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  3. Thanks for introducing me to a whole new set of plants, especially that Dream Rose. I have quite a few Knockouts, including a yellow one, a pink, and several of the original reds. Several of the older ones (five years old, I think) are showing their age. I transplanted several of them after they exceeded my expectations for their growth, and they're growing in their new locations like they have a new lease on life. I wish it were as easy for me, the perennial transplant! Thanks also for the fave on Blotanical. I haven't done much with my plot there, and it really shows. I'm enjoying my initial visit here, and I'll be back for more.

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  4. Thanks for the fave. Gosh, you do know your plant names. I know quite a few, but forget them too. It's quite a challenge to grow things in our soil, which is almost solid clay in places. You need a matock to dig it. The roses are doing much better this year. Last year was very wet and some of the roses were literally standing in water. Aquatic roses. They didn't like it one bit. I keep trying.... Good to meet you across the miles.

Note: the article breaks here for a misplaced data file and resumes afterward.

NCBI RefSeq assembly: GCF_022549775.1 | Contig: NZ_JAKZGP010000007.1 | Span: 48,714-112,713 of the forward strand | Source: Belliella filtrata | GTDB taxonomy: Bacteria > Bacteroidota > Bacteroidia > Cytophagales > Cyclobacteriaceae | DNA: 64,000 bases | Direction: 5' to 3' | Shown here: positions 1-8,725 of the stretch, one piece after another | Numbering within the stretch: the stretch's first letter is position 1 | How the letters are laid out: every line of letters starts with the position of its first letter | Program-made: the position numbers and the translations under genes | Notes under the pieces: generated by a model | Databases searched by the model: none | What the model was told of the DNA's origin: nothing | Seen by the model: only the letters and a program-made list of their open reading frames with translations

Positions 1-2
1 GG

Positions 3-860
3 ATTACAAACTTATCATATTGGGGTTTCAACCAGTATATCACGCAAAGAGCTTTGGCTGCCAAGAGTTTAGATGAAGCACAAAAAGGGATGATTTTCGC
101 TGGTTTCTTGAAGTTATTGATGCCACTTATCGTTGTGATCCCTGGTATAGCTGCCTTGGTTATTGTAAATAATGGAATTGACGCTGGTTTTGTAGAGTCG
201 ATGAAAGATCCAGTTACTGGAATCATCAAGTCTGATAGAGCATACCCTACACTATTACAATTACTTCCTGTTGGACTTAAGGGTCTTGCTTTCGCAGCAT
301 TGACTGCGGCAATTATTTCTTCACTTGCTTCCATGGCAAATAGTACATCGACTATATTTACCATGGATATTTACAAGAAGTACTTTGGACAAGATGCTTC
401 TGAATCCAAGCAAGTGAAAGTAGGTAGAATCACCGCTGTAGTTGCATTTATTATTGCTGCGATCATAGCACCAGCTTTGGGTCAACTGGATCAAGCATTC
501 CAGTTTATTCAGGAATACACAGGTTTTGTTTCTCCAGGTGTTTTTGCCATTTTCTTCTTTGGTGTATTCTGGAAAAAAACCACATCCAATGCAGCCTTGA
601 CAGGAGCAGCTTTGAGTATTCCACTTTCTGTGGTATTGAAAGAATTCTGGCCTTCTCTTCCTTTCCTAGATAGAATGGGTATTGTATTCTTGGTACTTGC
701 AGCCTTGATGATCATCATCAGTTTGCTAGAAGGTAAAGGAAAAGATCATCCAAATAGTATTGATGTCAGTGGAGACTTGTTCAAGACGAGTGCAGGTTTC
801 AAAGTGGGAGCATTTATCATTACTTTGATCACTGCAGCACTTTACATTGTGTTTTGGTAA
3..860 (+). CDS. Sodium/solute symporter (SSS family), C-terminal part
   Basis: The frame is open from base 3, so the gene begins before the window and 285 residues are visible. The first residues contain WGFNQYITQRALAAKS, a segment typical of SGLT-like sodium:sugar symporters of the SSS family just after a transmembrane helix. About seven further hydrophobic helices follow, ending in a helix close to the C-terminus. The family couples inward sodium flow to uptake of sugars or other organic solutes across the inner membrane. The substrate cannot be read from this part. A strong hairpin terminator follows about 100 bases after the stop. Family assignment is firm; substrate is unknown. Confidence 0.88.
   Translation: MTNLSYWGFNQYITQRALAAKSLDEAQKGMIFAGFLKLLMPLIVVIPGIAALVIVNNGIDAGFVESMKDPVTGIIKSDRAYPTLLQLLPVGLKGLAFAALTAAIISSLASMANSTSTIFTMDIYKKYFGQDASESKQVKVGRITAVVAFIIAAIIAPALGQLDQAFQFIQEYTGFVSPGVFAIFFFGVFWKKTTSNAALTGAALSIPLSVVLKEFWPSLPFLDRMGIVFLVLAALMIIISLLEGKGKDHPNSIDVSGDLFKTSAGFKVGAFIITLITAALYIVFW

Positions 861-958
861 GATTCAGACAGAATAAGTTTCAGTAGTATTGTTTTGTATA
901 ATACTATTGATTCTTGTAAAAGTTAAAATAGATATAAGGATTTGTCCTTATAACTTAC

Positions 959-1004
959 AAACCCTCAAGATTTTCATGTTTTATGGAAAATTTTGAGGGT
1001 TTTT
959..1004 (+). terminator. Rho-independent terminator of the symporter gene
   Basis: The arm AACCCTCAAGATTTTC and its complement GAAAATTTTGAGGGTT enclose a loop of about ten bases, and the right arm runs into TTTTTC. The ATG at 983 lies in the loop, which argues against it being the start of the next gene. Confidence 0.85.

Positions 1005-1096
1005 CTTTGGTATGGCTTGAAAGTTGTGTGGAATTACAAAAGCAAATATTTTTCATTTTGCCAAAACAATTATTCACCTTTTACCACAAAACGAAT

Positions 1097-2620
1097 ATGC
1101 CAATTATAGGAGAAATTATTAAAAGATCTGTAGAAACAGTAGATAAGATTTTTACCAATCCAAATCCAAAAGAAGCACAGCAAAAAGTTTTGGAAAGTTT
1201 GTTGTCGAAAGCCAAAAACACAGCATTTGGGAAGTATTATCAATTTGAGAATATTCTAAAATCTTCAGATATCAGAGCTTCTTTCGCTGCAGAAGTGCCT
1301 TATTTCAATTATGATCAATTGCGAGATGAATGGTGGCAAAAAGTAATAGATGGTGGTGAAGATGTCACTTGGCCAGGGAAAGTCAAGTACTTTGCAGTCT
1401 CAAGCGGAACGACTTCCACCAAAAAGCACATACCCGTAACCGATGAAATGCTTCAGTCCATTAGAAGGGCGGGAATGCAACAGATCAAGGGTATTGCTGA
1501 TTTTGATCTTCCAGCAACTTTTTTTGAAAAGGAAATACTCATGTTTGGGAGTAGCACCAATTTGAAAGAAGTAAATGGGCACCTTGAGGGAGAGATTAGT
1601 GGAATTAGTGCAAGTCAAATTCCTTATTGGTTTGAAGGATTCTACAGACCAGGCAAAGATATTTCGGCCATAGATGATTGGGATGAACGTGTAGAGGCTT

BT
    x

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  5. Many of these varieties do well in the Florida garden, too, except for Larkspur (winter only). I've never tried Vitex nor have ever heard of it so I don't have any idea how it would do. You've got lots of beautiful blooms in your June garden.

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  6. Sigh. Your garden is beautiful. You're not looking for a roommate, are you, by chance?

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I look forward to comments and questions and lively discussion of gardening and related ideas.